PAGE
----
Chemical modifications of DNA or core histone proteins alter chromatin structure, contributing to gene expression regulation, independent of the changes in DNA sequence. Methylation of the fifth carbon of cytosine residue is the most extensively studied epigenetic modification in both plants and mammals (Kim et al., 2021; Yoo et al., 2021). DNA methylation usually represses gene transcription (Chen et al., 2008; Jeddeloh et al., 1998; Zilberman et al., 2007), although increasing evidence shows that DNA methylation can also activate gene expression (Baubec et al., 2013; Brackertz et al., 2002; Fujita et al., 2003; Fukushige et al., 2006; Harris et al., 2018; Lang et al., 2017; Waterfield et al., 2014; Zemach and Grafi, 2003). The Arabidopsis thaliana genome is selectively methylated in CG, CHG, and CHH (H = A, T, or C) contexts. DOMAINS REARRANGED METHYLTRANSFERASE 2 (DRM2) catalyzes de novo methylation of cytosine residues in all sequence contexts (CG, CHG, and CHH) through the RNA-directed DNA methylation (RdDM) pathway (Cao and Jacobsen, 2002a). CG methylation is maintained by METHYLTRANSFERASE 1 (MET1) (Zubko et al., 2012), whereas the maintenance of CHG methylation requires CHROMOMETHYLASE 3 (CMT3) (Bartee et al., 2001; Lindroth et al., 2001). Maintenance of asymmetric CHH methylation is ensured by CMT2, DRM1, and DRM2 (Cao and Jacobsen, 2002b). In addition, cytosine methylation can be reversibly removed by the DNA glycosylase/lyase mechanism. In Arabidopsis, REPRESSOR OF SILENCING 1 (ROS1), DEMETER (DME), DME-LIKE 2 (DML2), and DML3 proteins facilitate DNA base excision repair (BER) as an active demethylation mechanism (Ortega-Galisteo et al., 2008; Penterman et al., 2007).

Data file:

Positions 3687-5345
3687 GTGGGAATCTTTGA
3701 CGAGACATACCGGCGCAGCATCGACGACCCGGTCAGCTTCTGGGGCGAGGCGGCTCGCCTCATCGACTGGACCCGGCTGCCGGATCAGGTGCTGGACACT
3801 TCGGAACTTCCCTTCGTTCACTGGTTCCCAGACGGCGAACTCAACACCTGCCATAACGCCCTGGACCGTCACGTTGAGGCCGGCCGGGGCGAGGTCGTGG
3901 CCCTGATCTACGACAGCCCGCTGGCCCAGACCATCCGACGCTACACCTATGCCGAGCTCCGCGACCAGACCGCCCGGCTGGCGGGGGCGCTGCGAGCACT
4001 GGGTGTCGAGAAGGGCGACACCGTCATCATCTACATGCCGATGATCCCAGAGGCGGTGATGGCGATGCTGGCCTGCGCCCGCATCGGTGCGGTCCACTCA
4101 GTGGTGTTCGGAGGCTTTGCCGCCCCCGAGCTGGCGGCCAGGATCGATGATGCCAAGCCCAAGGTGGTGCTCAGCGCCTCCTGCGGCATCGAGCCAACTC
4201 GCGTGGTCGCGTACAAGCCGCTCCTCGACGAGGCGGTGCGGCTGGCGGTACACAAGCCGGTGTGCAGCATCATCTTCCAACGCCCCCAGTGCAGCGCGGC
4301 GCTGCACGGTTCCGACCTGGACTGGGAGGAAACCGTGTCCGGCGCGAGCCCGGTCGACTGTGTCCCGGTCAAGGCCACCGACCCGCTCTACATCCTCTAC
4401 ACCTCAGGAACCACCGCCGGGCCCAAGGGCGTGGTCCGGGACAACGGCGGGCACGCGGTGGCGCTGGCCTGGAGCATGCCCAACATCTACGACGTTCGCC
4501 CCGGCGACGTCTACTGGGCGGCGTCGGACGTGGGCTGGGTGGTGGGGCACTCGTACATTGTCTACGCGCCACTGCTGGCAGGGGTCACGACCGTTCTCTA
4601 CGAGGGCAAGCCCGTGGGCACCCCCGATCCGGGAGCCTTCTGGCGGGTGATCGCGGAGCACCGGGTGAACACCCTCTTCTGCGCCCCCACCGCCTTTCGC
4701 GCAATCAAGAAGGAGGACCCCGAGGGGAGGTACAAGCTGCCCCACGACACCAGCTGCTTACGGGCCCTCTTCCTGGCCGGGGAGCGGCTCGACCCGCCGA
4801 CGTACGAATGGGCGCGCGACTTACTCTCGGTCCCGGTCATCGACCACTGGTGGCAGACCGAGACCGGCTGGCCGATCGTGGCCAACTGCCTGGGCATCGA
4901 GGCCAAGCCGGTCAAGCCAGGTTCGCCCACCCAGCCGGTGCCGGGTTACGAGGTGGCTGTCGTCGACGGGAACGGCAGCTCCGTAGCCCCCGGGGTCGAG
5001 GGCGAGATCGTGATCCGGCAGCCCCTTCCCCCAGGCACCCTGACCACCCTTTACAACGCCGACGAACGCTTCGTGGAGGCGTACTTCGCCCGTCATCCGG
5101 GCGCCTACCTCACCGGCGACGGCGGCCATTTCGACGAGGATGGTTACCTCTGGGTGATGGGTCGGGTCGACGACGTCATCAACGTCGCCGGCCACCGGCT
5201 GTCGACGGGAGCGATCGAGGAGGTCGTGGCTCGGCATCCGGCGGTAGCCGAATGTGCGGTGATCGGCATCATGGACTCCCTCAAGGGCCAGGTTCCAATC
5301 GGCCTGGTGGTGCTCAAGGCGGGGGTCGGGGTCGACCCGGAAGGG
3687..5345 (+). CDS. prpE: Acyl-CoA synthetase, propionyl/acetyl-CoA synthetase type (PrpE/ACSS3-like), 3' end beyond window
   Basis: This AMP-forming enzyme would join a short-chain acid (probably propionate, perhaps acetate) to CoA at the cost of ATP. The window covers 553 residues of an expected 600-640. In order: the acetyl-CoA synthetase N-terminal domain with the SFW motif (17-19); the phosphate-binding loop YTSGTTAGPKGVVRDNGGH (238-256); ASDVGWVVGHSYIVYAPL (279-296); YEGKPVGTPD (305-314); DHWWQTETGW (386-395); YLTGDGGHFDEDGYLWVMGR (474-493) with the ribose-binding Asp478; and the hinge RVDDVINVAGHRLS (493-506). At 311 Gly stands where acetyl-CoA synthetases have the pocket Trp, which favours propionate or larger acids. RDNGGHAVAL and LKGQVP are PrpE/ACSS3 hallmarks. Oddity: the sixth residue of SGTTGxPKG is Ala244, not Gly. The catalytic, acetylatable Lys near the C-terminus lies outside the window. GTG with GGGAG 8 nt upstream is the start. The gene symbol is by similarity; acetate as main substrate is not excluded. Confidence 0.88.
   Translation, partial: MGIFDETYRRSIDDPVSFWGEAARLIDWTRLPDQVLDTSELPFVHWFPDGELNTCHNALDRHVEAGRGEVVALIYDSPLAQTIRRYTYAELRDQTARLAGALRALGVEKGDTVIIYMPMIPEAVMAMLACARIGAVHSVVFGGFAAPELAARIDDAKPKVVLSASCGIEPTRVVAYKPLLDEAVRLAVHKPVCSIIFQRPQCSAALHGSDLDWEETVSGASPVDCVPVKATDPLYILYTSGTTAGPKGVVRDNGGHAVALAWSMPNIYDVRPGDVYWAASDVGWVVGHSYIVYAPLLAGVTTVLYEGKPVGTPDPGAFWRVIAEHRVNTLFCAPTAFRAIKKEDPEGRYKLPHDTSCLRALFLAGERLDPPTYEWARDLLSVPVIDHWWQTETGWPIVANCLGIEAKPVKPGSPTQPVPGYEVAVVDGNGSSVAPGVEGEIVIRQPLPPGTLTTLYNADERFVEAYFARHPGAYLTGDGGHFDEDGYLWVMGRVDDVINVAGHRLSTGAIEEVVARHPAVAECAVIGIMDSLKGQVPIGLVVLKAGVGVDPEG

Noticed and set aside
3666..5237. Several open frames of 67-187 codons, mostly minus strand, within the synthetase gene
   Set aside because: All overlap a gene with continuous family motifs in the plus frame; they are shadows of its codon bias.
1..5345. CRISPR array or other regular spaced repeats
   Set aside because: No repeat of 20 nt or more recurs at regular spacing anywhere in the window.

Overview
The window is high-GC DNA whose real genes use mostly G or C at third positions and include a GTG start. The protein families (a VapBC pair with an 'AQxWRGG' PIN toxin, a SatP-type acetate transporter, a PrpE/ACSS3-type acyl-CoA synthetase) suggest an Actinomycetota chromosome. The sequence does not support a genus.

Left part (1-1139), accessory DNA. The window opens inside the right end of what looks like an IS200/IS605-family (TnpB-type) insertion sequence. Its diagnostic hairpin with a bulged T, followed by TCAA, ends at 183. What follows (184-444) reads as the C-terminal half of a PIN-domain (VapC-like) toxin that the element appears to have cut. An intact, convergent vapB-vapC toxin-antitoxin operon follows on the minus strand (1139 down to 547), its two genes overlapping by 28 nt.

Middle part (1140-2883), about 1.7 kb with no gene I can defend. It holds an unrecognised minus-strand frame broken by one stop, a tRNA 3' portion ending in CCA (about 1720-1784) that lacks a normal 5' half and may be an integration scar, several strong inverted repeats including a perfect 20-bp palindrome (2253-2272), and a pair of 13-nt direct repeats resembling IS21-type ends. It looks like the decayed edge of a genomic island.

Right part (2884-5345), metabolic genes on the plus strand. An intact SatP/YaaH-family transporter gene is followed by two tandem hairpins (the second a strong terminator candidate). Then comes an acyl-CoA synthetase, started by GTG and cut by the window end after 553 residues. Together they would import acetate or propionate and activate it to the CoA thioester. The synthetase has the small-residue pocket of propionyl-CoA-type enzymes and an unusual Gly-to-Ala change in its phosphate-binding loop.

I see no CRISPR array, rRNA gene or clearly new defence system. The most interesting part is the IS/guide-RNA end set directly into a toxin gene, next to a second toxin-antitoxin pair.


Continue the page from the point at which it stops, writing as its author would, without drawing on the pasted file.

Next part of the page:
DNA methylation is closely associated with plant regeneration. For example, MET1-dependent DNA methylation negatively controls the expression of core shoot regeneration regulator genes, including WUS, and represses de novo shoot organogenesis on CIM (Li et al., 2011; Liu et al., 2018). The met1 mutant displays enhanced WUS expression and thereby higher rates of shoot regeneration without incubation on CIM. Moreover, spatiotemporal expression of MET1 is delicately regulated via the dual mode of action of cytokinin on SIM. At the early stage of shoot induction, MET1 expression in calli is induced by the cytokinin–CYCD3–E2FA module, repressing WUS expression. With increasing incubation time on SIM, MET1 expression is restricted to the outer cell layers of the callus, whereas WUS expression is activated by type-B ARRs in cell layers beneath the MET1-expressing regions (Liu et al., 2018).